Much like Frank Lloyd Wright or Le Corbursier himself, Molyvann’s design process started with an attentive analysis of setting: cardinal position, prevailing winds, and the local rocks, earth, mud, and grass. “The most important is to find what the site suggests,” he says in the film, “what it provokes in the imagination.”
Phnom Penh’s National Olympic Stadium—an ellipitcal, 70,000-seat arena and associated sports complex designed in the early 1960s—is widely considered his signature creation. Moly, as his friends called him, was inspired by the way in which Khmer architects combined earth and water at Angkor Wat. Some 17 million cubic feet of earth were dug out from the site to shape the stadium’s grounds, while an elaborate system of inner canals allowed water to flow from its roof to pools, or barays, at the base—recalling the ancient temples, preventing floods, and keeping crowds cool at the same time. He intended the stadium to be an example of sustainable and accessible architecture that welcomes all for exercise, socializing, or relaxing in the cooled breezes.
The structure was supposed to host the 1963 Southeast Asian Peninsular Games but the competition was never held because of growing political turmoil. In the late 1960s, the kingdom of then-ruler Prince Sihanouk was challenged both by the Communist Party of Kampuchea (CPK), informally known as “Khmer Rouge,” and by his own generals. In 1970, while he was on a state visit to Moscow, the prince was overthrown in a coup led by General Lon Noland. Molyvann, a long-time collaborator and friend of Sihanouk, fled with his wife and kids to Switzerland in the hopes that he could soon return.
But the situation worsened. Civil war broke out between United States–backed Noland and the Viet Cong–supported Khmer Rouge, which eventually seized power in 1975. The new state’s calendar was set to “year zero,” with authoritarian rule and mass executions to follow. For 15 years, Khmer Rouge leader Pol Pot set in motion his plan to “cleanse society from modern elements,” which included the forced displacement of people from cities to the country and the systematic killings of artists and intellectuals. An estimated 1.5 million lost their lives at the hands of his regime.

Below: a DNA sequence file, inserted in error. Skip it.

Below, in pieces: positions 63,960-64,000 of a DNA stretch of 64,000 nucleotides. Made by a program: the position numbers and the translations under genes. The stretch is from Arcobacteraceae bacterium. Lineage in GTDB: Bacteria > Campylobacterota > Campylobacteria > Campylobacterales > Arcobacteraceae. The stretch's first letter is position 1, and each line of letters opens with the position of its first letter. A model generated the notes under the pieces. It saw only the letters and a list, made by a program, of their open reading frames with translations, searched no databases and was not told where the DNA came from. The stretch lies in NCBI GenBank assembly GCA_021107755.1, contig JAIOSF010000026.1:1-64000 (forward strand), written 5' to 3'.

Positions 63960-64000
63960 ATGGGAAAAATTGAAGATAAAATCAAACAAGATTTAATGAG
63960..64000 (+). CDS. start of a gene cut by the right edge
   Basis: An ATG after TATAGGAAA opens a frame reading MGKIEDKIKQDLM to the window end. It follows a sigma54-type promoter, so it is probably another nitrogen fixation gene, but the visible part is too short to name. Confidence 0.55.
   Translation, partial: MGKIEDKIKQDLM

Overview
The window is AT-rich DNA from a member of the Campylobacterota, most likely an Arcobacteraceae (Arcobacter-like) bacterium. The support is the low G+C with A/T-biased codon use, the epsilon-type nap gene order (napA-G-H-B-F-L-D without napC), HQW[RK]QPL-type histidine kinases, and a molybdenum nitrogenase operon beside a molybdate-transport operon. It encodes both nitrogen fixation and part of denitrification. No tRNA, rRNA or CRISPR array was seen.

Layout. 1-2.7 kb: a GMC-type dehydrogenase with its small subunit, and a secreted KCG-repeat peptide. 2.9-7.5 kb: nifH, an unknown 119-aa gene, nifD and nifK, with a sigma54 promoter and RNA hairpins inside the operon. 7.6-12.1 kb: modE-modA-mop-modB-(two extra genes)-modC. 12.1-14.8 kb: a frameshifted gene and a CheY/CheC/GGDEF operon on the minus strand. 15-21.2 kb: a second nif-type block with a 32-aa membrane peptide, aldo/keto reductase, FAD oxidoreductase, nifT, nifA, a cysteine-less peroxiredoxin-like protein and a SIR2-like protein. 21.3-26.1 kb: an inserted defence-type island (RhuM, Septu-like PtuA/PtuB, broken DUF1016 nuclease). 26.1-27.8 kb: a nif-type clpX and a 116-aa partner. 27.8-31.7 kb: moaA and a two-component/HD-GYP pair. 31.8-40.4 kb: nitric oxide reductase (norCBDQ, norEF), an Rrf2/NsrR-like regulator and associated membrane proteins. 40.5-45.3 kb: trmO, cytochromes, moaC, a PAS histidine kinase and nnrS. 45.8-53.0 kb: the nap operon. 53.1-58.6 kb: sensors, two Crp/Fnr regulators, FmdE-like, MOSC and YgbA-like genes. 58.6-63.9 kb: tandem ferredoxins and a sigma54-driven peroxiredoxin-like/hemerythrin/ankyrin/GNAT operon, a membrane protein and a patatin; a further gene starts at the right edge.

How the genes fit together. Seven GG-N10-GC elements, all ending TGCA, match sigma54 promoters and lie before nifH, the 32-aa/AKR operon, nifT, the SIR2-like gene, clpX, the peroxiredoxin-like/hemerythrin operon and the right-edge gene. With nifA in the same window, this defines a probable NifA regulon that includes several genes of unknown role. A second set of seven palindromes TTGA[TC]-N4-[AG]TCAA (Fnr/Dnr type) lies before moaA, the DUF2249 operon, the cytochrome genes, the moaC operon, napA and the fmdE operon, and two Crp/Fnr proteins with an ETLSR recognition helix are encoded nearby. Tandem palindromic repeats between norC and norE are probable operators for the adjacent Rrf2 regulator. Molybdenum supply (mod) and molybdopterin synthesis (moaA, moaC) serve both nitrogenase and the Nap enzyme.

Pol Pot’s dedication to wiping out modernity and urbanism also took aim at Molyvann’s efforts. All of the materials documenting his works were destroyed, and his buildings were abandoned or converted to military use. The stadium he had so carefully designed as a public resource was used as a site for mass executions.
Molyvann only returned home after the Paris Peace Accords of 1991 ended the Cambodian-Vietnamese War. He found many of his buildings transfigured or deeply neglected. In 1994, during reconstruction efforts, a fire burned down his Preah Suramarit National Theatre, which had just been reestablished as a home for the artists who survived the Khmer Rouge years. It’s charred remains were demolished in 2008.